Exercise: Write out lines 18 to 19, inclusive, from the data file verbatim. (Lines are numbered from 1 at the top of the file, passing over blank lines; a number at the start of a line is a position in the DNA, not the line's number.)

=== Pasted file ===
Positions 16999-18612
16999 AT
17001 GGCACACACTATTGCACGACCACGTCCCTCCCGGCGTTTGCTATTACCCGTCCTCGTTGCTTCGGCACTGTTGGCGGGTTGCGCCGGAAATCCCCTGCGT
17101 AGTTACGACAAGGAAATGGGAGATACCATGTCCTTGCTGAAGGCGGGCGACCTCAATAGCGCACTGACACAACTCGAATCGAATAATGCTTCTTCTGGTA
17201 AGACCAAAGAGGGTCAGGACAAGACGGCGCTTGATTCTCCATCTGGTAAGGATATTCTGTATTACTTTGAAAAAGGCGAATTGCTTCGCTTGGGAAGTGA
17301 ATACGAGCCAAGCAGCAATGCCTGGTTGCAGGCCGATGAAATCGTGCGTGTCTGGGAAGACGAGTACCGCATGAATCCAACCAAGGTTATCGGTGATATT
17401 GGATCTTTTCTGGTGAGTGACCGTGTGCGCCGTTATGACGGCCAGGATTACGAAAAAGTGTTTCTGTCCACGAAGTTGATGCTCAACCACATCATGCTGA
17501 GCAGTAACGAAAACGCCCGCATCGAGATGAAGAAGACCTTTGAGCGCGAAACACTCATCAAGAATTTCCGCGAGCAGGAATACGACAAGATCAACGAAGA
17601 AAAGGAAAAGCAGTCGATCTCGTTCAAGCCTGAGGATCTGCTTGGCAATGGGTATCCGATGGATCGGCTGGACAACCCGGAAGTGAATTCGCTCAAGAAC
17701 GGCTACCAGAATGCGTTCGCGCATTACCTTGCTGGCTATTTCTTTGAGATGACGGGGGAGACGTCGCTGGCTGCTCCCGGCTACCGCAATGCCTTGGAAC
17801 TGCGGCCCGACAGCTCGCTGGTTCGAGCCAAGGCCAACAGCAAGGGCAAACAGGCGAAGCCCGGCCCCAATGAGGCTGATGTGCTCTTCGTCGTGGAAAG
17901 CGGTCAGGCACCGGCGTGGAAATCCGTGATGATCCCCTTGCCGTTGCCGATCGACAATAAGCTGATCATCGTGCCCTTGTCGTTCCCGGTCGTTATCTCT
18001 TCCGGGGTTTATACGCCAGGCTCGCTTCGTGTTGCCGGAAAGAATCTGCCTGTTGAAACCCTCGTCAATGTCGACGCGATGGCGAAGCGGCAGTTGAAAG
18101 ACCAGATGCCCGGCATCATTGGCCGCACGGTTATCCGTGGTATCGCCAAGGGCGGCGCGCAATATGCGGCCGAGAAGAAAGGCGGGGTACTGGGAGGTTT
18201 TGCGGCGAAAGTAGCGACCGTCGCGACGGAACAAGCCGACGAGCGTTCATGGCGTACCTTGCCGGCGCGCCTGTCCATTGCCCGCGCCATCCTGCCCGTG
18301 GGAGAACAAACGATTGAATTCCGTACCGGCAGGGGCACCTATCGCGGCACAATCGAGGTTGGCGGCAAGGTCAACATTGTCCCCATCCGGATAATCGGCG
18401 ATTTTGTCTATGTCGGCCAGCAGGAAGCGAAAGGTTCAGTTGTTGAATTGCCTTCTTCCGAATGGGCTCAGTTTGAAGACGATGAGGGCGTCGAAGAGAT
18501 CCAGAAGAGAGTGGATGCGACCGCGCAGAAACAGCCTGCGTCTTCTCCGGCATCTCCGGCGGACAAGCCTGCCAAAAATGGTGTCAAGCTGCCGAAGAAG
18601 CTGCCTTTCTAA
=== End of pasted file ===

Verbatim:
18501 CCAGAAGAGAGTGGATGCGACCGCGCAGAAACAGCCTGCGTCTTCTCCGGCATCTCCGGCGGACAAGCCTGCCAAAAATGGTGTCAAGCTGCCGAAGAAG
18601 CTGCCTTTCTAA